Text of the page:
Wednesday, July 27, 2016

Making a Wedding Dress, Part 1

Let's get one thing straight here, I never intended to make my own wedding dress.

But, when you're as particular as I can be, the idea of shopping for a wedding dress already sounded disappointing, and, having spent the last 3 years honing my clothes-making skills, I was feeling confident. I also knew that a nearby sewing ally, Brooks Ann Camper, was available for consultations so I didn't feel so alone in my quest.

These are some Madame Gres originals that were the inspiration for my own dress.

GOAL: to look like a Greek statue, to be done before the wedding, and to not talk to my Mom about my progress so she wouldn't stress out.

Also, I didn't want to stress out either. This was supposed to be a joyous occasion and I was gonna have fun, dammit!

I knew (and feared) the first step: figuring out the underpinnings.

This would be crucial to holding the dress up on my body. With the amount of pleating I wanted to do, I knew this thing could get heavy quick, and I was determined to avoid the dreaded hoisting-up-the-strapless-dress dance us women can fall victim to. And, yes, I did end up adding straps but at this point I was designing as I went along, and had no idea what bodice iteration I would land on. Better prep for strapless rather than rely on straps to hold me up.

I also didn't want to have to find/buy a bra to go with the dress. So my plan started with mashing together basic corset principles and foam cup bra-making. Amy (of Cloth Habit) is your go-to woman for great bra-making tutorials and advice. I used her website to guide me on where to buy materials and I followed her foam cup and underwire bra info. I did look at various corset and bra patterns but ultimately decided to draft my own.

Yes, I have never worked with these materials.

Yes, I have never even worn a corset, much less made one.

But I knew that if I approached the construction in the same way that I approach any of my flat pattern-making projects, I could make it work. You're mapping the body in the same way, just this one would be the ultimate in form-fitting.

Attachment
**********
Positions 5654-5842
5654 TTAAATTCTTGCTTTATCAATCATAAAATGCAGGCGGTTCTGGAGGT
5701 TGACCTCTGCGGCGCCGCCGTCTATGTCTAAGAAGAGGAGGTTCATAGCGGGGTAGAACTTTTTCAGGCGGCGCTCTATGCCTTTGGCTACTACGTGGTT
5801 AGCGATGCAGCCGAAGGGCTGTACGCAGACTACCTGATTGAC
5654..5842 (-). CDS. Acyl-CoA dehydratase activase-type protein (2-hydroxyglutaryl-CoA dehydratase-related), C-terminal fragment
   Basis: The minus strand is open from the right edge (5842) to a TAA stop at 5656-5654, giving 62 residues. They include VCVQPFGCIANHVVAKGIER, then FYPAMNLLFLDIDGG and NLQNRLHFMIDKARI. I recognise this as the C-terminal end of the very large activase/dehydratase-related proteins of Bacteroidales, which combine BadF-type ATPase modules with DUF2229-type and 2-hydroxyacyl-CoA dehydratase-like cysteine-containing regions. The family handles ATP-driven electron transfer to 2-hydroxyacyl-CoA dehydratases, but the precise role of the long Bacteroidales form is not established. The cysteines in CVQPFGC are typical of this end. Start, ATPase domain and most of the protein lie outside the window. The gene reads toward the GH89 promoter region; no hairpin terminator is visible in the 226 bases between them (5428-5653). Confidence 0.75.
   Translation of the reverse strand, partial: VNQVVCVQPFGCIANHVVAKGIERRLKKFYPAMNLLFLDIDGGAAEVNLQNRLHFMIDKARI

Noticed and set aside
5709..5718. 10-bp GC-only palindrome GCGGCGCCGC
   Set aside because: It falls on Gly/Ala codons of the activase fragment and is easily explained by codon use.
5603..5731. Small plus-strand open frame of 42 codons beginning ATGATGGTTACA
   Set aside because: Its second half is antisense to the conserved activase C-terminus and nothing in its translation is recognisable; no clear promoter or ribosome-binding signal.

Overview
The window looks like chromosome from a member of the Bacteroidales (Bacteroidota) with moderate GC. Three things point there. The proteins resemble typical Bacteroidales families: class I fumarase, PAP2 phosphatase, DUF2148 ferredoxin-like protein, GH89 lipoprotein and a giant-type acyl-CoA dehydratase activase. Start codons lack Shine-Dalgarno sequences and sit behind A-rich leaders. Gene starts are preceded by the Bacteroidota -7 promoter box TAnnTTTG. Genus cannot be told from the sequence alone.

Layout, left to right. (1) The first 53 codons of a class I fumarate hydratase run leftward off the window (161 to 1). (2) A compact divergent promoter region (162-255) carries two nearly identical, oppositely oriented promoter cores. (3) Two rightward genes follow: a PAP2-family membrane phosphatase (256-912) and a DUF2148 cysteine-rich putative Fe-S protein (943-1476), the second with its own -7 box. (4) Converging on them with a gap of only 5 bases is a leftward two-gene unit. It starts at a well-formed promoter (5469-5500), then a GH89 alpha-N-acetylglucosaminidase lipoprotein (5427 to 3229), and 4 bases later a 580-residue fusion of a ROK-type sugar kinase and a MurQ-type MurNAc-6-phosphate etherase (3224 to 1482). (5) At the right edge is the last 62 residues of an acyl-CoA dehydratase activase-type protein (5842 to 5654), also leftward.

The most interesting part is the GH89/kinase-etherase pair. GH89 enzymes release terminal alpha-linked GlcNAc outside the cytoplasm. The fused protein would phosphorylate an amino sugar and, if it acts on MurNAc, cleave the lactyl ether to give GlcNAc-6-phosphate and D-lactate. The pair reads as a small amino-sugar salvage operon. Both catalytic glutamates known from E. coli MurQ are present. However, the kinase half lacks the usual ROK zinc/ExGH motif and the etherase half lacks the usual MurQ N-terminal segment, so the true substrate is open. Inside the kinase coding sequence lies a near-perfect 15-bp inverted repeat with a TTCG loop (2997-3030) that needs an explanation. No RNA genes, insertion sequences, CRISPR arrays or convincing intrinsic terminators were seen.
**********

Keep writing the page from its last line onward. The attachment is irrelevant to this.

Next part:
5/8 inch spiral steel boning! Brooks Ann said later I could've gone with narrower boning but what's a wedding without a little overkill??

The muslin and foam mock-up of the corset took about a day, with much-needed help from my partner to pin it on me for review. My biggest error was only making one cup in my mock-up. I really needed to do both sides so I could see how the entire thing would pull together, knowwhatImean? It's like when you're making a shirt and you only put one sleeve on. It doesn't allow you to see how much room you have across your back unless both sleeves are attached. As a result, when I made the corset out of the final fabrics, I had a bit of gapping between my breast plate and the bridge (the spot in between the 2 cups). If this was going to be a bra that I was planning on wearing every week for the next 2 years, it would be a problem. But I knew it only needed to be successful for one day.

Don't you love working on projects entirely for yourself?! 
You can choose to let go of perfection much more easily, thank GOD.

I had a consult with Brooks Ann to see how I was doing so far and to hash out a plan for the rest of the dress. She helped me add the finishing touches to my corset (it was worth paying a professional just to help me pin on myself!), it was looking like a corset, and feeling comfortable to boot.

Up next: building the final fabric onto the corset.

I chose an organic cotton tissue knit fabric because, like all my clothes, I wanted maximum comfort and I knew the odds that a July wedding in NC would be HOT.

I've discovered that my motion-censored deer camera is the best way to take pictures of myself!

One problem with making your own wedding dress is that you don't get the chance to try on the final product until you finish the thing. So you better figure out a way to design something that will look good on you BEFORE you finish. Whether that's reviewing your current wardrobe for great necklines/silhouettes/etc options, going to a bridal store and trying on various pre-made designs, or my favorite choice, the quick-and-dirty method. This time, the quick-and-dirty method meant excessively pinning scraps of the fabric in various sloppy iterations onto the corset, delicately securing the damn thing to myself, and ignoring the repeated stabbing of said plethora of pins until I got a chance to look at myself in the mirror. (Adam kept getting so nervous about poking me when I would force him to pin together the back, Me: "JUST DO IT!")

It sounds messy but I was able to instantly get a read on what was working and what wasn't. For example, my first idea for pleating the breast cups made me feel like a seashelled-Ariel from Little Mermaid, so I worked hard to cut out fabric fullness as much as possible and avoid any clam-shaped designs.

By the end of the day, I still hadn't decided on cup designs so I put it off and began building the skirt. I added a flat layer of cotton over the corset so no color would show through to the final dress (that was Brooks Ann's idea, thank you!). The tissue knit was pretty sheer and, being that it's white, I didn't want to worry about that being a problem! I created 2 layers of skirting attached to the bottom of the corset, one flat and one pleated, with slits sitting over both thighs.

Let the pleating begin! 

This would be the last time I would have the speed and luxury of using the machine to sew.

UP NEXT: curved needles, the great straight pin shortage, and me vs. the heat.



  1. Yay! This post is great! Thanks so much for letting me be a part of your dressmaking journey. You did such a great job and are an absolute blast to work with.

  2. You are beyond awesome. I couldn't help but chuckle at the motion-sensor deer camera...